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Algarve hotel industry expresses great concern at news of Ryanair base closure

swimming poolThe news of of Ryanair’s operations base close at Faro Airport at the beginning of next year “makes us very worried because, without air transport, there is no tourism,” said João Soares, delegate of the Algarve Hotel Association of Portugal (AHAP).

The hotelier pointed out that “objectively, this is bad news for the Algarve as a tourist destination”. Although Ryanair’s CEO has already said that the low-cost routes connecting Faro to other airports in Europe will be maintained, “the base gives other benefits and guarantees.”

João Soares recalled that Ryanair’s decision to close some of its hubs was announced in July due to ‘delays in the delivery of Boeing 737 Max aircraft’, claiming that time had been wasted. The company warned that “as a result, it might have to fire employees and close down unprofitable air bases.”

The news of the Faro base’s closure comes to fruition alongside comments given by Michael O’Leary, Ryanair’s CEO, who stated that ‘obviously we will miss flights. A base allows Ryanair to operate late-night and early-morning flights, which will cease to exist because, since Faro-based planes are not available, they cannot come at the last minute or leave early in the morning”.

The AHAP member also stressed that “there is currently a better distribution in arrival times, because these early and late flights occupy less pressured hours at the Airport”, at the end of the day and early in the morning.

“It was very difficult fight to open the Faro base in 2010, but now it seems that the company is really deciding to withdraw”, he said regretfully.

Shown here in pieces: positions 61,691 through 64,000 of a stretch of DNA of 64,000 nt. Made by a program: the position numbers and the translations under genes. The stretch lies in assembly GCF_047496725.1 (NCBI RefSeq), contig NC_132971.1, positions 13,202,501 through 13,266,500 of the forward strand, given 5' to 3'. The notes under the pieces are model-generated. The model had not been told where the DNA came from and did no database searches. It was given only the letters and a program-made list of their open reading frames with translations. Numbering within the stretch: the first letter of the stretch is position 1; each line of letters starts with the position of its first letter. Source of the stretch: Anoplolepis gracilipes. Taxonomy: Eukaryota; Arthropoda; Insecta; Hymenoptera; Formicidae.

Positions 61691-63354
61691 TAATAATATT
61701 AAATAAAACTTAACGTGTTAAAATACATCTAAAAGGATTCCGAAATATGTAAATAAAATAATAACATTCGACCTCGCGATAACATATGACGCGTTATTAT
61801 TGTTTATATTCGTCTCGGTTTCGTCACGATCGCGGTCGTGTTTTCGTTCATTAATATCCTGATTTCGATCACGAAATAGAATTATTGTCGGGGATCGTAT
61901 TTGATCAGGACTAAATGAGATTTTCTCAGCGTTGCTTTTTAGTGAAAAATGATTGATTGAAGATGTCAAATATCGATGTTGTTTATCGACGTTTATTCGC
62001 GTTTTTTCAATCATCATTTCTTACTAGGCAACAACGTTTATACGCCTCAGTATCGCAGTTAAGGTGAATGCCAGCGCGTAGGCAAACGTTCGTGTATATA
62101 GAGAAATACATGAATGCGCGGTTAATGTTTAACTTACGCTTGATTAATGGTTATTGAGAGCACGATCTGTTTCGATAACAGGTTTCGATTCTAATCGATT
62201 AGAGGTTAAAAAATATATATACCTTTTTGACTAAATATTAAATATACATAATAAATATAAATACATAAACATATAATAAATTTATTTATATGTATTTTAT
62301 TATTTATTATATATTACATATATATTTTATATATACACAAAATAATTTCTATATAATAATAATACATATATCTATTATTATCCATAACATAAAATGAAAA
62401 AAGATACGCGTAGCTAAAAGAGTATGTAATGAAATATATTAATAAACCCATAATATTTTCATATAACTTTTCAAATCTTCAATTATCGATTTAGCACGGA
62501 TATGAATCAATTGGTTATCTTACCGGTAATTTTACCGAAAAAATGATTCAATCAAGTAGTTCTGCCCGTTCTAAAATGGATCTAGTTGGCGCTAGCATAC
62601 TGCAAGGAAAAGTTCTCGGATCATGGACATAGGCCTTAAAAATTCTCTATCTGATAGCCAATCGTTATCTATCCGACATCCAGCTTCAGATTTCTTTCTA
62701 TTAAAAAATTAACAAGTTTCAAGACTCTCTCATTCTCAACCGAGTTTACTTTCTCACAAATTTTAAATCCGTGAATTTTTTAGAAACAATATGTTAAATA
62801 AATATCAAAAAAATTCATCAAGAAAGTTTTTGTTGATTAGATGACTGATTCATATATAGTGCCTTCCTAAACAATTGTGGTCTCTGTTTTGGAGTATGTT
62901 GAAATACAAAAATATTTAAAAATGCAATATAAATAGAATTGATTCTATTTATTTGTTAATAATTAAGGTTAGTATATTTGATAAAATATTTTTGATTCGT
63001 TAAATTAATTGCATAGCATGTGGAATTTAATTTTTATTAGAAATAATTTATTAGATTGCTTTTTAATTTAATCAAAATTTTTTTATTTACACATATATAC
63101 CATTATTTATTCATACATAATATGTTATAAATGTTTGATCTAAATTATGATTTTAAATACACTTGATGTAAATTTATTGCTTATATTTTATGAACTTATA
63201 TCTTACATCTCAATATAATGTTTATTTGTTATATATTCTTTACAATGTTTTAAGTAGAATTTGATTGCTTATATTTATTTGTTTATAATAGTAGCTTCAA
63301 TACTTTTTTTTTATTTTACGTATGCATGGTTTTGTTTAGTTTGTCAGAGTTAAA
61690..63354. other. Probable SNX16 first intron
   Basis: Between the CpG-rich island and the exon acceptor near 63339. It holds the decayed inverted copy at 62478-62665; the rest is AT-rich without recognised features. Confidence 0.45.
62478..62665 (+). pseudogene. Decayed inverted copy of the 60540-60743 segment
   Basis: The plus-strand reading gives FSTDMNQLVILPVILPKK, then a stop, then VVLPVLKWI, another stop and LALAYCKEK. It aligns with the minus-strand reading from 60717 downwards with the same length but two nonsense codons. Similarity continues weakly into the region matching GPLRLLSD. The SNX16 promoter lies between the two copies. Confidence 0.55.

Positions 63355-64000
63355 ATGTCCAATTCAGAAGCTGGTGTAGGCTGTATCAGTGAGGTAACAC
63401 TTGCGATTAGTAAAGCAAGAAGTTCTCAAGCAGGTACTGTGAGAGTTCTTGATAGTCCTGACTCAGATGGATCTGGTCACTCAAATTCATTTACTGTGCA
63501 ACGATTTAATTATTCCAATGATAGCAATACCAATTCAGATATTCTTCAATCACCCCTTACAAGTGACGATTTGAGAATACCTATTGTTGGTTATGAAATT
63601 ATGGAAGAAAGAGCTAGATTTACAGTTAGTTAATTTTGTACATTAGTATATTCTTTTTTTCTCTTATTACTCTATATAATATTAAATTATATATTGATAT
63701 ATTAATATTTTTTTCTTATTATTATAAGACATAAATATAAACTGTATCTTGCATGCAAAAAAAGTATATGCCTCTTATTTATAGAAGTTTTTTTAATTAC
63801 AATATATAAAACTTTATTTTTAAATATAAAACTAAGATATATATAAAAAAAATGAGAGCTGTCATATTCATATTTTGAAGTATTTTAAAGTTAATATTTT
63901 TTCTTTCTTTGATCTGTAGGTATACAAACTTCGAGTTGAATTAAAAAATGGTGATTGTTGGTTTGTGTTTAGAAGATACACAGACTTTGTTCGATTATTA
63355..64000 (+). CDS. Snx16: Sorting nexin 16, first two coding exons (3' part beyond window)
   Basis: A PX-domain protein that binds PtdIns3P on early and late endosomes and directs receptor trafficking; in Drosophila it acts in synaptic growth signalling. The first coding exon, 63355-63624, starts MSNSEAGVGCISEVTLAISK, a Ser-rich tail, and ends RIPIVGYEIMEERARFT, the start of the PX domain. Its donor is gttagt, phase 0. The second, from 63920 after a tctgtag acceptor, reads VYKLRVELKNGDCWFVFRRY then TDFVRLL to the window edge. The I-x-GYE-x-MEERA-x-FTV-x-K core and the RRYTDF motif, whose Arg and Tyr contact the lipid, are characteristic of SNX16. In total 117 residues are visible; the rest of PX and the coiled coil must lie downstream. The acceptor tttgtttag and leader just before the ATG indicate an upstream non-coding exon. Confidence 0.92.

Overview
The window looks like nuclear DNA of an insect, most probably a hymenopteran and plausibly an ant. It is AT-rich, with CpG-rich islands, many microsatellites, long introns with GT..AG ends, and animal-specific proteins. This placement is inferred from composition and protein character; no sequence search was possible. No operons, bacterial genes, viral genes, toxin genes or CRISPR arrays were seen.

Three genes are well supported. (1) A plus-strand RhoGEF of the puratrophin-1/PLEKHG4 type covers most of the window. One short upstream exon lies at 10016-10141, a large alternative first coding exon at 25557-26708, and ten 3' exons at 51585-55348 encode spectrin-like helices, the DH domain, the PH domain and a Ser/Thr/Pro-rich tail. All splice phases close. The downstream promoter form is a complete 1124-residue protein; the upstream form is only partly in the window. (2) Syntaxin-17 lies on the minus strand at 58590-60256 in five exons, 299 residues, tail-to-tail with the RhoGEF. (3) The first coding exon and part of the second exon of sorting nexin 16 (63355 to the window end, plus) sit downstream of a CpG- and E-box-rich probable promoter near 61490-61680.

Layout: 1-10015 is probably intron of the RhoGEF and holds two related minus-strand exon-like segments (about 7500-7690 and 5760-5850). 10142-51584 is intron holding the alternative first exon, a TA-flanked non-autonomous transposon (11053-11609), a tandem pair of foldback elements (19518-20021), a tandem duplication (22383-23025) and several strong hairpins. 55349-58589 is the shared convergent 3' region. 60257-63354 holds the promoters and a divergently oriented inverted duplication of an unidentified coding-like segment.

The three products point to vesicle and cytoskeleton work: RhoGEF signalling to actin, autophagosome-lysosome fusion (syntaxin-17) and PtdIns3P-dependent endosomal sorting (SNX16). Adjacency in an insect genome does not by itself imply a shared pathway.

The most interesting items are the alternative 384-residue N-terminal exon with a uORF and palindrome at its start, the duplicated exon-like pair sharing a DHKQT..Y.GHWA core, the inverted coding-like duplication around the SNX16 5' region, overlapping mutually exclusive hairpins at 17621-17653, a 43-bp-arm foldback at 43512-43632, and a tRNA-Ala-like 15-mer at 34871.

Even though there are other British airlines operating to Faro, “in winter, Ryanair is responsible for the great growth of flights to the Algarve.” João Soares also added that “Brexit creates an economically competitive environment, so there is much competing for destinations with the highest support for routes from other countries.”

“We are afraid that this will happen to other low cost airlines too. In recent years, Air Berlin, Lauda Air, Monarch have all gone bankrupt one after the other and there was no one to replace them. There is a change in the low cost modus operandi, that is obvious”, he said.

Soares also explained that, “not having the planes based in Faro, will cause a lot of damage”, not only for the hotel industry, but for the entire economic chain of the region, since the companies involved in the handling and maintenance of aircraft, workers and those who depend on them.” He went on to express: “There is a lot of accommodation here for crews who had homes and have their lives here.”

In all this, the stressed AHP delegate  believes that one must not forget how this a “social issue, of people who will be unemployed, in a region that already has a high seasonality and where it is difficult for people to get jobs, from October to May.”

The hotelier also argued that “it is never too late to attempt to change the mind of the companies, with money and other incentives, whatever is necessary to support the companies and get them to stay at Faro Airport. The Government and Regional Transport Association must try to find alternatives. All flights are important to the Algarve’s economy.”

“We should not be overly alarmed, but the situation is worrying,” he concluded.